Michael Phelps had a light practice with the North Baltimore Aquatic Club yesterday afternoon, but it was still a full day for the world's hottest swimmer.
There was the final fitting for the tuxedo he will pack for his coming trip to Australia, where he'll compete in two meets and be a guest at that nation's annual swimmer of the year awards.
Phelps hopes to bring more attention to the insular world of swimming, and the 18-year-old from Rodgers Forge talked up the most lucrative endorsement deal in the 75-year history of Speedo, the world's top-selling swimwear brand.
An endorser of Speedo since October 2001, Phelps is now under contract with the company through 2009. He will earn a $1 million bonus if he can duplicate the biggest gold medal haul in the history of the Olympics.
Before that and other performance-based prizes are weighed, the new deal more than triples the annual base salary he is paid by the company, which will focus its international marketing on Phelps.
He could be featured in a post-Athens tour and be rewarded for expanding his already intimidating repertoire, but Speedo most trumpeted the $1 million bonus it will pay Phelps if he wins seven gold medals next summer in Athens, Greece, or in Beijing in 2008, which would duplicate a feat achieved only by Mark Spitz in 1972.
"It's a big incentive," Phelps said. "In addition to the whole Spitz thing, there's the million dollars out there now. That's just going to make me work harder."
Under his old agreement with Speedo, his base salary was approximately $100,000. Under the new agreement, his annual base compensation could grow over the length of the deal from approximately $350,000 to approximately $500,000.
There are other unique aspects to the contract. After a historic world championship meet in July, Phelps ranks among the top three in the world in seven of the 13 individual Olympic events.
He can't tackle them all next summer, but as he branches out to other events after Athens, he would be financially rewarded for his world records as long as they remained on the books."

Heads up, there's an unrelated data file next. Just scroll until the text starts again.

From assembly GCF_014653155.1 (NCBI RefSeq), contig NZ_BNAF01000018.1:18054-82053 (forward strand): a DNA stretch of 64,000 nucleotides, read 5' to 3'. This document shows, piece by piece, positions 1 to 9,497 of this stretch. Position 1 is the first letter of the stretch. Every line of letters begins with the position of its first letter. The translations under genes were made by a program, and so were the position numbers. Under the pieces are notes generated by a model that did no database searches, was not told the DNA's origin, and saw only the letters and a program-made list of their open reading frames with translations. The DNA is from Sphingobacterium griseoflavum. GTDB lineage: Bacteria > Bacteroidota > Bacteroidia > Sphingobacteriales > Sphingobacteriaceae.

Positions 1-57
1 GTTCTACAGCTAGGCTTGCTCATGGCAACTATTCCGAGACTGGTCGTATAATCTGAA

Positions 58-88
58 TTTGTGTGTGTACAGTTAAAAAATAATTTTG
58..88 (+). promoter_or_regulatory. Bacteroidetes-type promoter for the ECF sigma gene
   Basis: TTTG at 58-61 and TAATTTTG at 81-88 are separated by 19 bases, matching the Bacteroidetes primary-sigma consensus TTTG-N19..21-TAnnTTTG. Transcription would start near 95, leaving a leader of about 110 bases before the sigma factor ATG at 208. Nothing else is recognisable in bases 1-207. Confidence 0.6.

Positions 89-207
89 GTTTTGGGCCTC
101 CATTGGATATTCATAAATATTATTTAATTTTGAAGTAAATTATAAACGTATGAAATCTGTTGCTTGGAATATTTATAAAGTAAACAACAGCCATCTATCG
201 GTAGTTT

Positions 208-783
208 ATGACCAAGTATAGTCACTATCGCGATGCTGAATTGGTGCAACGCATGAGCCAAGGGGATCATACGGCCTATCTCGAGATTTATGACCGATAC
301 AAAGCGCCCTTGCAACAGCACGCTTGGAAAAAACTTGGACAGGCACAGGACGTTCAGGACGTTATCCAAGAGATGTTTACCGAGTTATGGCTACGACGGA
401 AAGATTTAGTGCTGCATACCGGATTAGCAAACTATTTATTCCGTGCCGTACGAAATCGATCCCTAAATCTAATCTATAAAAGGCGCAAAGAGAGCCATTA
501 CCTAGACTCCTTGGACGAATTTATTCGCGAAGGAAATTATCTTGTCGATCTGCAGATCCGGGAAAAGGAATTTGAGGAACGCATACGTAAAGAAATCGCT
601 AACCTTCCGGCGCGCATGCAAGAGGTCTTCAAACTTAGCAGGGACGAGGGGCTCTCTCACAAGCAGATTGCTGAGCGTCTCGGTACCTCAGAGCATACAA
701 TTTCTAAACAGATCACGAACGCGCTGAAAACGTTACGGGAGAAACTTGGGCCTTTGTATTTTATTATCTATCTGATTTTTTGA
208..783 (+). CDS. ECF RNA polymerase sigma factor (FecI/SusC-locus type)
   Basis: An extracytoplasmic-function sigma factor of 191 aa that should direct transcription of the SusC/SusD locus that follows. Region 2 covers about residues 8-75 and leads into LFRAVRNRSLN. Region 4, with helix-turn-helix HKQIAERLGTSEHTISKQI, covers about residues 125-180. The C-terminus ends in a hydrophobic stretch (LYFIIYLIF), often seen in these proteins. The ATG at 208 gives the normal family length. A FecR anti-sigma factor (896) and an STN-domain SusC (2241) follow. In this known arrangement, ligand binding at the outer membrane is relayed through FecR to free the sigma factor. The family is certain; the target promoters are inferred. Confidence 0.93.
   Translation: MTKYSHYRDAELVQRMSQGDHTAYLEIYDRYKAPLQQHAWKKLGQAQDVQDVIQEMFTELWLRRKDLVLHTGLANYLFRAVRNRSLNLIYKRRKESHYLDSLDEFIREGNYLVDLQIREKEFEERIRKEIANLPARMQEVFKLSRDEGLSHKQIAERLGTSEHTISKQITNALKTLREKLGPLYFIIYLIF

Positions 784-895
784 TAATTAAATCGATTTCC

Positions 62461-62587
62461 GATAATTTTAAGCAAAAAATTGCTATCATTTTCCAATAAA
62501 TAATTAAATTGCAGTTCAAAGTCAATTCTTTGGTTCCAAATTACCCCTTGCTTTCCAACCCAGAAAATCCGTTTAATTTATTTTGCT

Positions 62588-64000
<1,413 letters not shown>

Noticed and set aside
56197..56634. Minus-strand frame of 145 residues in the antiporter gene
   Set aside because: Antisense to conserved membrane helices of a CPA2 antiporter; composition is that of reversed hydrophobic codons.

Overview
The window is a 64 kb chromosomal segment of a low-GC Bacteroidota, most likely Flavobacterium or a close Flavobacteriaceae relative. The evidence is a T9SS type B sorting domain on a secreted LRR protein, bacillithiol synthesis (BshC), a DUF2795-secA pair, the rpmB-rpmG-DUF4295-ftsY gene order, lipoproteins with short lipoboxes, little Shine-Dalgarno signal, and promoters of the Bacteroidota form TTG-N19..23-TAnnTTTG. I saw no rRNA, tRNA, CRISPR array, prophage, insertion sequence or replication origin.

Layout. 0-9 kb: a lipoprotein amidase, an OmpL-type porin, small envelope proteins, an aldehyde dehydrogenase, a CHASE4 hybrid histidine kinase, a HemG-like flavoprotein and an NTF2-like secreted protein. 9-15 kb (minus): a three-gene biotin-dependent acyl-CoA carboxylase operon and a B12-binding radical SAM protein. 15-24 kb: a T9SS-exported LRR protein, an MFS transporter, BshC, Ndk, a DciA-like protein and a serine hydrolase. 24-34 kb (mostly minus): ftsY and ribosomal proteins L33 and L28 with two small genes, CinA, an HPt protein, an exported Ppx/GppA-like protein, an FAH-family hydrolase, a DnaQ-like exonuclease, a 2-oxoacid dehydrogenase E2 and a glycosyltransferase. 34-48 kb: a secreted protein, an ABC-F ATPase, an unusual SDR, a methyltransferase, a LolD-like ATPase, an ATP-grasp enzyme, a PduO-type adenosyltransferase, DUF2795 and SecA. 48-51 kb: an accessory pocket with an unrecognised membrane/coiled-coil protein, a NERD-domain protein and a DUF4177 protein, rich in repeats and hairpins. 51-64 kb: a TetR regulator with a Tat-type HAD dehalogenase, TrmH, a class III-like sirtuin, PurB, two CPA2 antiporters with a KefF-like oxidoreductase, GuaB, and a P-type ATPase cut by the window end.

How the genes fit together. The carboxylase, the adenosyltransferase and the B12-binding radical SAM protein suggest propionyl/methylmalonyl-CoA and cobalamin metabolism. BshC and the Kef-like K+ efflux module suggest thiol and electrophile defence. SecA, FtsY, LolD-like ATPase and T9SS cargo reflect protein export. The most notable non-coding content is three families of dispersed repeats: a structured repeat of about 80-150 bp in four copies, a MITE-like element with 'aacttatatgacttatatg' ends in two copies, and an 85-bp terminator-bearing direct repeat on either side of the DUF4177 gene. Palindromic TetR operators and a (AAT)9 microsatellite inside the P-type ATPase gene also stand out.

"That's something we have never done before," said Stu Isaac, a senior vice president for Speedo. "That could make Michael more enthusiastic about his career and make him an even greater swimmer."
After the Olympics, Phelps has committed to competing in the 2004 world short-course championships, which will be held next October in a temporary pool in Indianapolis' Conseco Fieldhouse. That meet could serve as a focal point for a post-Athens world tour that would feature Phelps.
"As a company, we've done a spotty job of maximizing the impact of our athletes after the Olympics," Isaac said. "That's something we haven't done well, and neither has USA Swimming. We're talking with them about how we can keep the athletes in the public eye."
Peter Carlisle, the director of Olympic sports for Octagon, the agency that represents Phelps, was asked if any other swimwear companies had attempted to win his endorsement.
"I would think that any suit company would be interested in Michael, but Speedo is the most deeply involved in the sport and has the most invested in the athletes," Carlisle said.
"You need to understand the sport of swimming and see how valuable Michael is and how valuable he can be. He has the opportunity to change the sport of swimming. Speedo has provided him with the opportunity to do that."
Phelps' versatility opens the possibility that he could attempt to become the first swimmer to win five individual gold medals at the Olympics, in the 100- and 200-meter butterflys, the 200 and 400 individual medleys and the 200 backstroke.
Such an unprecedented feat, however, wouldn't carry the same bonus as matching Spitz, who won his seven gold medals in four individual events and three relays.
"Bob [Bowman, his coach] and I do know what I'm swimming," Phelps said, when asked what events he would enter at next July's U.S. Olympic trials. "We're going to enter every single event that I have made the [qualifying] cut in. Obviously, we're going to play some games."
Phelps has a television in his 2000 Cadillac Escalade, but would like another. His financial worth might not approach that of some team athletes in America's more visible pro sports, but he is already one of the richest swimmers ever.
"Swimming and basketball are on two different levels," Phelps said, "but once you reach a certain point as a swimmer, you will be rewarded. The more you do, the more you'll get.